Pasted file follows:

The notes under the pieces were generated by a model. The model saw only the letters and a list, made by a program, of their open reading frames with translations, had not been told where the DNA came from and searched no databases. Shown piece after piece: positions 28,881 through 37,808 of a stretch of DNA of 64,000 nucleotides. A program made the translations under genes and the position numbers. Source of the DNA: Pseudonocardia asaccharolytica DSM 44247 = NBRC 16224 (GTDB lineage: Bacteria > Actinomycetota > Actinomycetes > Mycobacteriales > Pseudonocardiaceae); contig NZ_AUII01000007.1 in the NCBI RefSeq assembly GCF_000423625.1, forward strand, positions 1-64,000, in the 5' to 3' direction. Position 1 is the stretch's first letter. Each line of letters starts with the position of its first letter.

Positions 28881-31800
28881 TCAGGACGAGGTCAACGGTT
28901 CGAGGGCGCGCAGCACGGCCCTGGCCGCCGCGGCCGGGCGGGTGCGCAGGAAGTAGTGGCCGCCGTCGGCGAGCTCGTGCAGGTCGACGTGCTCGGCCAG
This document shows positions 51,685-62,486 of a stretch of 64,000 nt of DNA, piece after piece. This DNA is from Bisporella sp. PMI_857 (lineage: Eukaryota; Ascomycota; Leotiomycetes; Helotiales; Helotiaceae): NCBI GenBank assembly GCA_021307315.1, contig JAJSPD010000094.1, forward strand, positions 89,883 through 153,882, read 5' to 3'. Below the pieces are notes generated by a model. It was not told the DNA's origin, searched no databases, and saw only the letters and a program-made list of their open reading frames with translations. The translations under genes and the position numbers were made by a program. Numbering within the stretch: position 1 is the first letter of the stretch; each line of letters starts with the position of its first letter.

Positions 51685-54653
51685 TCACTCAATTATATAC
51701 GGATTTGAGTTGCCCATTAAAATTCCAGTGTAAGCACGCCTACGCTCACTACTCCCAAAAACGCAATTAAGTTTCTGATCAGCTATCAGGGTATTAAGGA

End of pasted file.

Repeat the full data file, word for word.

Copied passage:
The notes under the pieces were generated by a model. The model saw only the letters and a list, made by a program, of their open reading frames with translations, had not been told where the DNA came from and searched no databases. Shown piece after piece: positions 28,881 through 37,808 of a stretch of DNA of 64,000 nucleotides. A program made the translations under genes and the position numbers. Source of the DNA: Pseudonocardia asaccharolytica DSM 44247 = NBRC 16224 (GTDB lineage: Bacteria > Actinomycetota > Actinomycetes > Mycobacteriales > Pseudonocardiaceae); contig NZ_AUII01000007.1 in the NCBI RefSeq assembly GCF_000423625.1, forward strand, positions 1-64,000, in the 5' to 3' direction. Position 1 is the stretch's first letter. Each line of letters starts with the position of its first letter.

Positions 28881-31800
28881 TCAGGACGAGGTCAACGGTT
28901 CGAGGGCGCGCAGCACGGCCCTGGCCGCCGCGGCCGGGCGGGTGCGCAGGAAGTAGTGGCCGCCGTCGGCGAGCTCGTGCAGGTCGACGTGCTCGGCCAG
This document shows positions 51,685-62,486 of a stretch of 64,000 nt of DNA, piece after piece. This DNA is from Bisporella sp. PMI_857 (lineage: Eukaryota; Ascomycota; Leotiomycetes; Helotiales; Helotiaceae): NCBI GenBank assembly GCA_021307315.1, contig JAJSPD010000094.1, forward strand, positions 89,883 through 153,882, read 5' to 3'. Below the pieces are notes generated by a model. It was not told the DNA's origin, searched no databases, and saw only the letters and a program-made list of their open reading frames with translations. The translations under genes and the position numbers were made by a program. Numbering within the stretch: position 1 is the first letter of the stretch; each line of letters starts with the position of its first letter.

Positions 51685-54653
51685 TCACTCAATTATATAC
51701 GGATTTGAGTTGCCCATTAAAATTCCAGTGTAAGCACGCCTACGCTCACTACTCCCAAAAACGCAATTAAGTTTCTGATCAGCTATCAGGGTATTAAGGA